HOW TO MAKE QUALITY MICRO CONTENT

The term “micro content” is something I started using three or four years ago. The notion was: content made specifically for the platform. You know, the videos, the pictures, the quotes, the written words that work on Facebook, Twitter, Tumblr, Pinterest, Instagram, Snapchat, and TikTok. 

It was the context of the bookJab Jab Jab Right Hook.  

HOW YOU CAN CREATE GOOD MICRO CONTENT

1. QUALITY CONTENT IS SUBJECTIVE 

So, you want to know how to make good micro content and how to consistently get your team to do it? First of all, good content is subjective, right? Some people like Game of Thrones. Some people watch Game of Thrones and don’t like it (very few, I think, because it’s a very popular show) but you know it is still clearly subjective. That’s number one.

2. YOUR TEAM WILL LEARN THROUGH OSMOSIS 

Number two, once you get to a place where you can afford it, how do you get a team to start the process of creating micro-content for your or your brand?

When it comes to building the skills on a team, I wouldn’t say it’s about education. 

I would say that, for me, scaling and getting my team to get there has a lot to do with what I call “osmosis.” That is, putting the knowledge into the “stream” versus making them attend a class.  

Osmosis is also how you ensure your team is executing at the highest level from the top to the bottom – by letting them learn gradually from the environment and not being crippled when they’re “off” a little bit. For example, rather than over impose my will on creative output, I’ll let the market decide and let my employees learn from the outcome. 

By the way, not everyone learns like me. My team and I wasted an enormous amount of time on senior people training junior people through osmosis. When we evolved into providing more products I realized, stuff (products, technology, services) to support people through a more structured learning process could be beneficial. Still, depending on the situation, I usually use osmosis. 

3. RESPECT YOUR AUDIENCE 

You’ve got to respect your audience. This means, you’ve got to respect the psychology of what they’re doing when they’re on the platform. I know a 40 year old woman has a different mindset when she’s on Facebook versus when she’s on Pinterest. That is what I keep in mind when I try to tell her a story, because I know I’m on Pinterest. On Pintrest, she has intent to shop and aspiration to shop. On Facebook, she’s keeping up with her world or consuming information. So I strategize around the psychology and the platform itself. 

4. MAKE IT ABOUT THEM

When I say respect, I put out content that I think she will like versus what I’d like to accomplish. Yes, I’d like to sell rosé, but if I put it in a way that is more interesting to a mom, like five under $10 bottles of wine that help you unwind at the end of a full day with the kids, that would resonate better. Then you target eight-year-old kid moms.

Something like, 12 wines somebody who’s 38 will like and then targeting people that were born in 1982, could also work well. These are all strategies that will work. Add a very heavy Facebook or Instagram glamour’ shot of the wine at a nice angle. It’s that kind of stuff, stuff that’s cool and nice. 

Respecting the audience, respecting the platform, and taking your agenda and making it third – that’s how you make great micro content. 

That’s it for now! If you enjoyed that article it would mean a lot to me if you share it on Twitter.

CAREER ADVICE IN A PANDEMIC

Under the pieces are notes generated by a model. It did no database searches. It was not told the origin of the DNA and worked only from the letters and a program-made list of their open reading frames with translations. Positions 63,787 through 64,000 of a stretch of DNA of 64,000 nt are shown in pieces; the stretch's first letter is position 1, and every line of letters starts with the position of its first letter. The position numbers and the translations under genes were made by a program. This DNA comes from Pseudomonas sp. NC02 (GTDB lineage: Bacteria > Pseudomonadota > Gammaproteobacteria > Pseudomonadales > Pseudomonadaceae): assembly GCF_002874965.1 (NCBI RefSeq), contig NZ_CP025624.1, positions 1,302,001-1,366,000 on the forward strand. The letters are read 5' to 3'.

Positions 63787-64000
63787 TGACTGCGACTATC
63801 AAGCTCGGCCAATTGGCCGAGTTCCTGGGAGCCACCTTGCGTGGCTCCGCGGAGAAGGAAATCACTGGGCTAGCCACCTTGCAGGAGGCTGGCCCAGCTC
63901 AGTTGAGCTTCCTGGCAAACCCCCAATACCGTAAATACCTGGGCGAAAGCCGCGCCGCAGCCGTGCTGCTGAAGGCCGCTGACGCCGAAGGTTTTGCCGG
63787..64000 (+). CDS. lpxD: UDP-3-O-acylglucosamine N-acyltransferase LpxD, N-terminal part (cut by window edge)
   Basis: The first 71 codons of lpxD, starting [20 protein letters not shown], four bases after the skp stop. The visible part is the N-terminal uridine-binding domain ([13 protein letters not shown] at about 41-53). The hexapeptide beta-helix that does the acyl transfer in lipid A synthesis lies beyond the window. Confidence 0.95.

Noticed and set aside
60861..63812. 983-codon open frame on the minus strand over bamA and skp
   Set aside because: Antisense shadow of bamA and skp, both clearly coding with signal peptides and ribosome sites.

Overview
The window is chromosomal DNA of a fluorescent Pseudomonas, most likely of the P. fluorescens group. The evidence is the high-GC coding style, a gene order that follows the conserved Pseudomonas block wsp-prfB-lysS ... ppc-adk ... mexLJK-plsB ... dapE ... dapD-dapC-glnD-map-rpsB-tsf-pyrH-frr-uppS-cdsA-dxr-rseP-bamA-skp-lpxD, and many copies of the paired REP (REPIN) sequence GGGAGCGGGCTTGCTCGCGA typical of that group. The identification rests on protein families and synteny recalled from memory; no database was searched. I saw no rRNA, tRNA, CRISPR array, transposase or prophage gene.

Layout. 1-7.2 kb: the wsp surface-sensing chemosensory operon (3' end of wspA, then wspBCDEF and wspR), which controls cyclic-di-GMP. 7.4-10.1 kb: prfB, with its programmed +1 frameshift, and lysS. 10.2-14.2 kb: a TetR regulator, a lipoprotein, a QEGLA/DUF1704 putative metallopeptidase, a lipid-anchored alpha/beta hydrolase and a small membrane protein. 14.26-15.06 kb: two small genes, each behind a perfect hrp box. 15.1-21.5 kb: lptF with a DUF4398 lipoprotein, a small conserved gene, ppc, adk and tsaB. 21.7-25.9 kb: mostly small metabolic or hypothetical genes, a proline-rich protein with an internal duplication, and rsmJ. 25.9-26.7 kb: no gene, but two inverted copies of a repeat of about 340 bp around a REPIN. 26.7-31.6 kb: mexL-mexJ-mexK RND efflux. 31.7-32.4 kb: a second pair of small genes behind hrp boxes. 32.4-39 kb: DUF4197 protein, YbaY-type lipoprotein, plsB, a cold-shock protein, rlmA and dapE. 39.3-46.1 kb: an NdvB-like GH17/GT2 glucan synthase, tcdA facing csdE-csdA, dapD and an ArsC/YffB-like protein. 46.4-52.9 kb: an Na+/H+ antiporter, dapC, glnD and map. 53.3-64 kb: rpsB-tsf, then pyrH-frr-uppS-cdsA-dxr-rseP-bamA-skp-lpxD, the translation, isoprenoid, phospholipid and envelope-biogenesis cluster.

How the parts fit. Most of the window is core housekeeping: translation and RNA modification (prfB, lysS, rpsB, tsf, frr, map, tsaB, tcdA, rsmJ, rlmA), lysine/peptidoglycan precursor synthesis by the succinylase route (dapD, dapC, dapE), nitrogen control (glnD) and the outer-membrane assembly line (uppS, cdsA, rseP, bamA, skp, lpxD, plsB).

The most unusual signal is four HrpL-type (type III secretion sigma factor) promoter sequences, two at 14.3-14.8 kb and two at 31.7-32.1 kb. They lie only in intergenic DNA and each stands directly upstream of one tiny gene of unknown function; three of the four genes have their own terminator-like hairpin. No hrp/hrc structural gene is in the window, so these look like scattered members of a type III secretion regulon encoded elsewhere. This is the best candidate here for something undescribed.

Empathy is needed now more than ever. Times are tough right now, that much is a given. But, that phrase, “times are tough” does nothing to help. No one has all of the answers, but we can all lend each other an ear and offer advice when necessary. Keep reading to hear my advice for anyone looking to switch careers during a pandemic. 

STEP 1:  DO NOT SPEND TOO MUCH TIME DWELLING. 

Because the reality is, it happened. Dwelling on the past or what might have been helps no one. 

STEP 2:  CONVERT IT INTO OPPORTUNITY.

Now that you’re on Step 2, here are some questions to ask yourself: Did you love your job? If you didn’t, do you even love the career field you’re in? And if you don’t–turn sugar honey ice tea into something positive. Lemonade. 

The reality is that one of the great opportunities in life is taking a shit situation and turning it into something positive. Many people, I would argue 50%, of the people that were laid off during the pandemic, genuinely disliked their job. Furthermore, they genuinely disliked their field. These people should start creating content.

STEP 3: USE YOUR SPARE TIME TO EXECUTE YOUR IDEAS. 

Let me give you a really good one. If you’re this person, someone that lost their job during the pandemic (and honestly didn’t like their job very much in the first place) write a Linkedin post titled A love letter to my future working self. Then, write the letter explaining why you’re going to go into the dance industry, why you’re passionate about it,  and what you see, aka what are the trends occurring in that industry that you can’t wait to innovate or imitate. 

What’s happening is, it’s therapy for you, but much more important: you’re putting out a manifesto of your ideas and observations on LinkedIn. All you need is one person in that industry to see your post and say, “Holy crap. That’s a great point.” Then hopefully that person emails you and gives you an entry level job into the “dance” or “music” or “animation” or “sports” industry. 


I don’t tend to go very literally often, but in this post I am challenging and trying to inspire you to convert your feelings from dwelling to opportunity. Literally here are tactics. Now go on LinkedIn and write that post I just described, then come back to me and email me your crazy success story at [email protected]